Lake Eyre

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Lake Eyre
Lake Eyre - Composite Landsat 7 satellite image using shortwave infrared, near-infrared, and blue wavelengths
Composite Landsat 7 satellite image using shortwave infrared, near-infrared, and blue wavelengths
Location northern South Australia
Coordinates 28°22′S 137°22′E / 28.367°S 137.367°E / -28.367; 137.367Coordinates: 28°22′S 137°22′E / 28.367°S 137.367°E / -28.367; 137.367
Lake type Endorheic
Primary  outflows Evaporation
Basin  countries Australia
Surface area 9500 km² (max)[1]
Average depth 1.5 m (every 3 years), 4 m (every decade)
Surface  elevation -15m
Lake Eyre South

Lake Eyre (pronounced "air") is the lowest point in Australia, at about 15 m (49 ft) below sea level.[2] When it fills with water, it is the largest lake in Australia, being 144 km (89 mi) long and 77 km (48 mi) wide.[3] It is also in the driest part of Australia, getting only about 100 mm (4 in) of rain each year.[2] It is in the north of South Australia, about 700 km (435 mi) north of Adelaide. The lake was named after the explorer, Edward Eyre, who was the first Europen to see it in 1840. It is the centre of the Lake Eyre National Park.

Geography[change | change source]

Lake Eyre salt crust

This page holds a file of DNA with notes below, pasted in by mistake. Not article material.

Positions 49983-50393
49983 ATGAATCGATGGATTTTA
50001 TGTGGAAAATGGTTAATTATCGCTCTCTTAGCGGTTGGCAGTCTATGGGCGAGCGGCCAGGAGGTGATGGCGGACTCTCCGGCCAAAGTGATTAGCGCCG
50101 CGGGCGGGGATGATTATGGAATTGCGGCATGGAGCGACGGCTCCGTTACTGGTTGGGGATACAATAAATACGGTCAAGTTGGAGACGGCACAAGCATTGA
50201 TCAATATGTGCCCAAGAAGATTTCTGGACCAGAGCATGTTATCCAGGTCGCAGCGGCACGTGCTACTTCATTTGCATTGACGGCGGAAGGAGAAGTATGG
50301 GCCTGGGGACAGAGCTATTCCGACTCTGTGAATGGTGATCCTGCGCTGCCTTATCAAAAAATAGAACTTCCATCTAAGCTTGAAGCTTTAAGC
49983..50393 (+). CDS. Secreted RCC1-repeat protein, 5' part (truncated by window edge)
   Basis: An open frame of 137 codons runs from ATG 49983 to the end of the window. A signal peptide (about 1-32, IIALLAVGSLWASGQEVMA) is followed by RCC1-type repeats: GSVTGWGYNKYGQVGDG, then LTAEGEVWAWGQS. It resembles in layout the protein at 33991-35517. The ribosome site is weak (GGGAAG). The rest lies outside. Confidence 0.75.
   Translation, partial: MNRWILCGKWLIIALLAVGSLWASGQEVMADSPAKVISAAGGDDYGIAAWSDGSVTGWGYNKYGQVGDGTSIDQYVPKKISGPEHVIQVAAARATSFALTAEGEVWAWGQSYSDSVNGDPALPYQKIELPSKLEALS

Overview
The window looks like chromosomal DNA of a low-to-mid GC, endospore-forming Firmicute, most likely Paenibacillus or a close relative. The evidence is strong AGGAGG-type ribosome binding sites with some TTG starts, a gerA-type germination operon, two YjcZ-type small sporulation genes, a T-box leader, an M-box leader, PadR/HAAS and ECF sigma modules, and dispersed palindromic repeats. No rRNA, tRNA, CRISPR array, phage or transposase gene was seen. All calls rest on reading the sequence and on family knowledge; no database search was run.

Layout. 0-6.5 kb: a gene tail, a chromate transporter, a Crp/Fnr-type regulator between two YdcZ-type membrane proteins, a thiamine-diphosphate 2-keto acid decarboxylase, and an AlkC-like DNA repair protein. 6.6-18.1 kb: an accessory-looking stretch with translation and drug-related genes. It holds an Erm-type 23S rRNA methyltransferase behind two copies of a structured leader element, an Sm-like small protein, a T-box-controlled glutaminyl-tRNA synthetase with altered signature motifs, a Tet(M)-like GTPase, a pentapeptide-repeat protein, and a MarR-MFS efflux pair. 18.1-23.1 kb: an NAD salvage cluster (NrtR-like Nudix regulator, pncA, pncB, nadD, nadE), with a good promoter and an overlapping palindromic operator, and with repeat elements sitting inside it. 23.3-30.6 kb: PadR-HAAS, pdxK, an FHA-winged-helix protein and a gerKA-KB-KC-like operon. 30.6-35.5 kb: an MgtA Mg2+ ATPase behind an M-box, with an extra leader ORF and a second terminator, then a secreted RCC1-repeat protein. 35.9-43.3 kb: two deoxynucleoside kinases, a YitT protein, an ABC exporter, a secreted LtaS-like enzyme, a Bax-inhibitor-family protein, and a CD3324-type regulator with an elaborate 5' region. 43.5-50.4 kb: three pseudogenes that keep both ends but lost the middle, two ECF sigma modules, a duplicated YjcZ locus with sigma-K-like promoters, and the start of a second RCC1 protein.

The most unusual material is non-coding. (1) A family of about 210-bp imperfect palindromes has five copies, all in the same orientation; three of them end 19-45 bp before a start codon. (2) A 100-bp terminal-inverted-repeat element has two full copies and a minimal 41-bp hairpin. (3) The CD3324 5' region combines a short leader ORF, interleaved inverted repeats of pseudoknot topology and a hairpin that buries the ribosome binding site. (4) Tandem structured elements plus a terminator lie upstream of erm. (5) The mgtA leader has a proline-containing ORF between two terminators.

Lake Eyre is in the driest desert region of central Australia.[4] It is a large endorheic lake system, which means that the water flows in, but does not flow out. As the water evaporates, the lake dries up leaving a dry salt lake. The lake does not usually completely dry up, there is often water in small areas on the lake surface. The rate that the water dries up is 2.5 m (98 in) per year, that is about 20 times more than the rainfall in the area.[4]

Filling up[change | change source]

During the wet season the rivers from Queensland flow towards the lake through the Channel Country. These rivers drain about one sixth of Australia, an area the size of Spain.[4] How much water reaches the lake depends on how rain falls in Queensland. Since 1885 the lake has filled in 1886/1887, 1889/1890, 1916/1917, 1950, 1955 and 1974-1976.[5] In 1974 Lake Eyre was 6 m (20 ft) deep. Local rain filled Lake Eyre to 3.5 m (11 ft) in 1984 and 1989. Very heavy rain in January 2007 took about six weeks to reach the lake but put only a small amount of water into it.[6] In February 2009, water from flooding rains in Queensland were flowing along the creeks to the lake covering about 40 km per day.[7] The lake fills to about 1.5 m (5 ft) every three years, to 4 m (13 ft), every ten years, and fills up about four times every 100 years.